We were discussing the basic difference
between orifice and mouthpiece, classification
of orifices and mouthpieces, advantages
and disadvantages of orifices, hydraulic
coefficients and also experimental process to determine the
hydraulic coefficients, in the subject of fluid mechanics, in our recent
posts.

Now we will go ahead to find out the flow through fully submerged orifices, in the subject of fluid mechanics, with the help of this post.

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Now we will go ahead to find out the flow through fully submerged orifices, in the subject of fluid mechanics, with the help of this post.

Fully submerged orifice is one which has its whole
of the outlet side submerged under liquid so that it discharges a jet of liquid
in to the liquid of the same kind.

Fully submerged orifice is also called as totally
drowned orifice. Coefficient of contraction for fully submerged orifice will be
equivalent to 1.

Let us consider the following figure displaying the
fully submerged orifice. Let us consider two points i.e. 1 and 2. Point 1 will
be in the reservoir on the upstream side of the orifice and point 2 will be at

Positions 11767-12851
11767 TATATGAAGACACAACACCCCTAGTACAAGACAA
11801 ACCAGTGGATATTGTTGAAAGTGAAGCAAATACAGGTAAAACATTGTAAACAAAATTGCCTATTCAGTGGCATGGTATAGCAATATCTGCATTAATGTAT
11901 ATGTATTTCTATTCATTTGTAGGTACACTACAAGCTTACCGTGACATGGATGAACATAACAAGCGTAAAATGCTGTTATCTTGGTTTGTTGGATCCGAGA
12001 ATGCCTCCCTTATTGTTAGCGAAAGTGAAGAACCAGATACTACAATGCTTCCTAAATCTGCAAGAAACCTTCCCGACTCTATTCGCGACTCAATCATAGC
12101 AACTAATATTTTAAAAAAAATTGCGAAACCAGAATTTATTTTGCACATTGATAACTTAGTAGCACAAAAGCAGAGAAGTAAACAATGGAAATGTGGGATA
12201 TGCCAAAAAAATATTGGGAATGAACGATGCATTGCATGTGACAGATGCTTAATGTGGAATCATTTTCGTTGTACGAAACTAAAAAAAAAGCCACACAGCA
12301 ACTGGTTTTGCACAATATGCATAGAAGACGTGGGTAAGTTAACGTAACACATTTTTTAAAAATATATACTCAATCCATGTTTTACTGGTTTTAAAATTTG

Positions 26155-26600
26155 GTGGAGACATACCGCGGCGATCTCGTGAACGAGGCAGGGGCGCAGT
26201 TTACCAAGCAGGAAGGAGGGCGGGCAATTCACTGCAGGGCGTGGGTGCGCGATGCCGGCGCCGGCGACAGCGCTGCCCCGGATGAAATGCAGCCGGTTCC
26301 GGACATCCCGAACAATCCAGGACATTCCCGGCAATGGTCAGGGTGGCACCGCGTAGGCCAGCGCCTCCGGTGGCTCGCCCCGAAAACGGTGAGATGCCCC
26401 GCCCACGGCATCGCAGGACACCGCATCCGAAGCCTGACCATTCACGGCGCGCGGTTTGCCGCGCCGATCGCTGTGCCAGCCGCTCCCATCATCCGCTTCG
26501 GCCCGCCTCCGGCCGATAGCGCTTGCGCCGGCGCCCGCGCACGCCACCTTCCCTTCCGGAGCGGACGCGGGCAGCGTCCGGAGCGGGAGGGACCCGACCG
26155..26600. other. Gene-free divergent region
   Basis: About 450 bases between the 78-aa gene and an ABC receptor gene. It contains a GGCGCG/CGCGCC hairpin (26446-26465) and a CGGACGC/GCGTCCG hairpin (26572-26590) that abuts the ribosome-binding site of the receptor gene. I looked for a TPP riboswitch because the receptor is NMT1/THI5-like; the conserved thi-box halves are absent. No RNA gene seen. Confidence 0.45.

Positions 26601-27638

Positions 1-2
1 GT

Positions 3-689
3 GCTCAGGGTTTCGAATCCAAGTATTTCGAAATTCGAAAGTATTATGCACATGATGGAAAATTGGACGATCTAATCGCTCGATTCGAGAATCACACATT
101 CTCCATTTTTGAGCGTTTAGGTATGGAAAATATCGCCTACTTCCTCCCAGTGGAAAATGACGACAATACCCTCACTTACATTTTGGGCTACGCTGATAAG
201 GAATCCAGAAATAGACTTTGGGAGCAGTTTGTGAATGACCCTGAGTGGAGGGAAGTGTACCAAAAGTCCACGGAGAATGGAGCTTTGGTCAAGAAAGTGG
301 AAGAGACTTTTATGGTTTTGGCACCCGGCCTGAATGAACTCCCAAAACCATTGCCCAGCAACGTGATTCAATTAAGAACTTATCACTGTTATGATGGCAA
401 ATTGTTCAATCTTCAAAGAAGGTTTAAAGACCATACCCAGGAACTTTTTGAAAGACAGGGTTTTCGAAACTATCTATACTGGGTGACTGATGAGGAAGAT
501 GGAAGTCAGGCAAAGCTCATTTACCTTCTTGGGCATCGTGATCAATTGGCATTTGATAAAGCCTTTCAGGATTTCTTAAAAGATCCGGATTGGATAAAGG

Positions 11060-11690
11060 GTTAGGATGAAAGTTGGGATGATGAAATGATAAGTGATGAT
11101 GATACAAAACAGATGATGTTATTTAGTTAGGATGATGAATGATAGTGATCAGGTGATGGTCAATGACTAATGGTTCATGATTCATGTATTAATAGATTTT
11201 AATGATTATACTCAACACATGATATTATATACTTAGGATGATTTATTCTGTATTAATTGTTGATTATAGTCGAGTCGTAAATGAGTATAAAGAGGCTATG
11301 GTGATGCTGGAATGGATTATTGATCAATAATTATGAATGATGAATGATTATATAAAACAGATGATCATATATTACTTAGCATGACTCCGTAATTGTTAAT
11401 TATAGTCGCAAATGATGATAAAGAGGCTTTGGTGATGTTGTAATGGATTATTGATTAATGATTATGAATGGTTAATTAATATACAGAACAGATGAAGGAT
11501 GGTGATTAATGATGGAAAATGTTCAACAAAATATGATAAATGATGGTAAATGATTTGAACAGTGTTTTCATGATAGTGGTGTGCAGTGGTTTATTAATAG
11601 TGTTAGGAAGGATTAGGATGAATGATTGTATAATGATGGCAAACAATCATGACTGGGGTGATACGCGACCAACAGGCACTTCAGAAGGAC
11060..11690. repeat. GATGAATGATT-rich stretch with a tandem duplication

the vena-contracta as displayed here in following figure.

H

_{1}= Height of water above the top of the orifice on the upstream side
H

_{2}= Height of water above the bottom of the orifice
H = Difference in level of water

b = Width of the orifice

C

_{d}= Coefficient of discharge
Height of water above the centre of orifice on
upstream side

= H

_{1}+ (H_{2}- H_{1})/2
= (H

_{1}+ H_{2})/2
Height of water above the centre of orifice on downstream
side

= (H

_{1}+ H_{2})/2 – H
Now we will apply the Bernoulli’s equation at 1 and
2.

Considering the term z

_{1}= z_{2}, we will have following equation as mentioned here
This is
the expression for the flow or discharge through the fully submerged orifice.

Now we
will go ahead to find out the method to determine the discharge through a partially submerged orifice, in the subject of fluid mechanics, in our next post.

Do you
have any suggestions? Please write in comment box.

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**Reference:**

Fluid
mechanics, By R. K. Bansal

Image
Courtesy: Google

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